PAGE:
As questions of Jewish/ Muslim/Christian relationships and nation-building heat up around the globe, the Edward B. Brueggeman center for dialogue is quietly building an international reputation as a clearinghouse for greater understanding. Most recently, the center has come to the attention of the U.S. State Department, which, on six occasions during the past year, sent groups of Muslim clerics, political workers and educators from a wide range of countries to the center for frank, direct dialogue.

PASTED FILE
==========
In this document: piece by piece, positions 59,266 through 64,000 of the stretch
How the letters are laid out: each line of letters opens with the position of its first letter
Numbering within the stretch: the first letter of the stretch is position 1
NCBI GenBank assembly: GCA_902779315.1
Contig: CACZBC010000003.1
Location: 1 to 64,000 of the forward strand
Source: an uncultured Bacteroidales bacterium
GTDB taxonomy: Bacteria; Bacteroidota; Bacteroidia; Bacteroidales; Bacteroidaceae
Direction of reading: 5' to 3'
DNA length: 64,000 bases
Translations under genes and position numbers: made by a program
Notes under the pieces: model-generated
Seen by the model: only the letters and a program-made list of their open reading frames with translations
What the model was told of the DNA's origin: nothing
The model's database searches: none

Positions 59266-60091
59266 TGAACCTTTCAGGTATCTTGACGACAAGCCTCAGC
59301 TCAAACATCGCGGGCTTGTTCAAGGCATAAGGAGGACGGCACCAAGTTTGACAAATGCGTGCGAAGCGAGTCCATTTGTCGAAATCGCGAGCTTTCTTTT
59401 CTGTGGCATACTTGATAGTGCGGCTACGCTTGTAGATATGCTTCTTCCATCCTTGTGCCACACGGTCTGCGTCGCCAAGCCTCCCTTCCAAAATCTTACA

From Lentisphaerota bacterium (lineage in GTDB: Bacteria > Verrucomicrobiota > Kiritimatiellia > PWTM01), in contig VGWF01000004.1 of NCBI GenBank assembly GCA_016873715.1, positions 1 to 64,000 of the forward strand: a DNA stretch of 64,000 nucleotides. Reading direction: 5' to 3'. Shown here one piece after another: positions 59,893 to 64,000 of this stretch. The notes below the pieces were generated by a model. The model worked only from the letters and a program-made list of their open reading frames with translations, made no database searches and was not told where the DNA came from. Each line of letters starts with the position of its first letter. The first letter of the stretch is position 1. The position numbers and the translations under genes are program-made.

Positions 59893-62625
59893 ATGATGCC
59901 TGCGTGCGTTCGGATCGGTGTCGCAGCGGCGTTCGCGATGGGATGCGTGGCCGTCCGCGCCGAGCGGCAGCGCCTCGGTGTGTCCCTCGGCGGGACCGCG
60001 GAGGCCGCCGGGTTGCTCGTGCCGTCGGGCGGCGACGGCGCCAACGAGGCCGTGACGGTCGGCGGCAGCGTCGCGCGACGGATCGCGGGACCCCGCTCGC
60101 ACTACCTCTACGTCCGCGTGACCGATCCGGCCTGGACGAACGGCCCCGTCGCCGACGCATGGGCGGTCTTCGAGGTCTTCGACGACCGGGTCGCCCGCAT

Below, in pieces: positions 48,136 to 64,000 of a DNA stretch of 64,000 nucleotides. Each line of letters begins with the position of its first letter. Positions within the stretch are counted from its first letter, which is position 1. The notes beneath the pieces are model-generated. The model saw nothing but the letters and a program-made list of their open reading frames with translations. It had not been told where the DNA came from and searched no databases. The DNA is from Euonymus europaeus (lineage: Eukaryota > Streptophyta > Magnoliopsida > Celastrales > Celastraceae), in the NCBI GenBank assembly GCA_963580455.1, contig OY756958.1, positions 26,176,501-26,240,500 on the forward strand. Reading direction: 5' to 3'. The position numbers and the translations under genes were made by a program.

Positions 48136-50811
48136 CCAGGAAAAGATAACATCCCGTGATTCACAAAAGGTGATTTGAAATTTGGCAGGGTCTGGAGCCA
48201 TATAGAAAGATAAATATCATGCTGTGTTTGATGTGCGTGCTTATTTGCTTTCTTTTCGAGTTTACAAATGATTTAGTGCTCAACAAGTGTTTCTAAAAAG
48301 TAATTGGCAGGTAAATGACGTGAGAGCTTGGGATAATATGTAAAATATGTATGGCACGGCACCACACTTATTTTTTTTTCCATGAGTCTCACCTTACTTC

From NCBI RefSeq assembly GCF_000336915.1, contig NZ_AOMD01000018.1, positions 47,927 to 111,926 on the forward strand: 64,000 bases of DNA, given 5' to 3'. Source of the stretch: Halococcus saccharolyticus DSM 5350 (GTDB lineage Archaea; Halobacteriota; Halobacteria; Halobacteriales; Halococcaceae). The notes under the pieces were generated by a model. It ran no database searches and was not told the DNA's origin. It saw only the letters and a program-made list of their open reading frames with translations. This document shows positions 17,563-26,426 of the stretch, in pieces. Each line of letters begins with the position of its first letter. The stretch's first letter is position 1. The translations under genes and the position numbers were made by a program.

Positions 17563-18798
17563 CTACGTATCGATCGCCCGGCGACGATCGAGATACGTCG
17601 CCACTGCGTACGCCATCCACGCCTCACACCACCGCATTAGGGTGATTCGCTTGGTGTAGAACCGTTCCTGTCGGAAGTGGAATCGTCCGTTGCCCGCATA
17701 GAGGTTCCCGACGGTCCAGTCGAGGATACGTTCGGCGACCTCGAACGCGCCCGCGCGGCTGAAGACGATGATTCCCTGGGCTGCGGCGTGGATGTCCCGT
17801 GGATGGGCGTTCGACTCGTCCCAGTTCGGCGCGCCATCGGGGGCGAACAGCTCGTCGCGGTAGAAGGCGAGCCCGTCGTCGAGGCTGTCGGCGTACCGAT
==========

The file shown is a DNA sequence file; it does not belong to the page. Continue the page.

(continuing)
“One of the biggest issues in these sessions is this belief that if you have an election, you have a democracy,” says James Buchanan, director for the center. “We try to convince them that democracy is not about the winners. Democracy is about the losers. It’s about extending rights to the minorities. It’s about our fear of the tyranny of the majority.”
Feedback has been positive. The groups have expressed appreciation for both the openness of the discussions and the idea that the center takes them—and their issues—seriously.